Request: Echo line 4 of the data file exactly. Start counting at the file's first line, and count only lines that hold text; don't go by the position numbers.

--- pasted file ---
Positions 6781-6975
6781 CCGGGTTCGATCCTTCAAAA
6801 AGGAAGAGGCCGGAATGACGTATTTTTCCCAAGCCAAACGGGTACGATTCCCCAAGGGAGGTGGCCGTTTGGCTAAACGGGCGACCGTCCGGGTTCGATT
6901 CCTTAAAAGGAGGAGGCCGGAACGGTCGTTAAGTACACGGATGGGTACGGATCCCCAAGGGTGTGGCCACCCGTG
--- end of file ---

6901 CCTTAAAAGGAGGAGGCCGGAACGGTCGTTAAGTACACGGATGGGTACGGATCCCCAAGGGTGTGGCCACCCGTG